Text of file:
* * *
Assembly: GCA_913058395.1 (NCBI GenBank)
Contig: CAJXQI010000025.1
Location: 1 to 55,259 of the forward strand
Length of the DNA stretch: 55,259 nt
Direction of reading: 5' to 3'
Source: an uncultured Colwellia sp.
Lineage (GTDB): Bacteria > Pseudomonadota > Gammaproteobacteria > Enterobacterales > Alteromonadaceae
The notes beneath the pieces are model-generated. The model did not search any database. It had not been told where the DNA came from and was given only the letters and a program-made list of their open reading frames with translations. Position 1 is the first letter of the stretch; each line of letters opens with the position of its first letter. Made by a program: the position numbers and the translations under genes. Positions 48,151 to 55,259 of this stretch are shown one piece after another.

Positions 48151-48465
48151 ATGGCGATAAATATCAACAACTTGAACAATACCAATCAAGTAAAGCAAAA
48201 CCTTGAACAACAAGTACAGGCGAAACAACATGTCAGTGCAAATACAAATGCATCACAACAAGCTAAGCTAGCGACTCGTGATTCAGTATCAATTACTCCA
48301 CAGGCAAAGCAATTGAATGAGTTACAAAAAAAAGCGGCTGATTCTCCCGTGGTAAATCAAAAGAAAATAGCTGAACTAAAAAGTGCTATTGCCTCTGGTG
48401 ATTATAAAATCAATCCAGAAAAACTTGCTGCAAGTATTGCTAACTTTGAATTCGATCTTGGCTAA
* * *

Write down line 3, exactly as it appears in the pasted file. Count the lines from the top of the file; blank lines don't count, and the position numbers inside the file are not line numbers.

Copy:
Location: 1 to 55,259 of the forward strand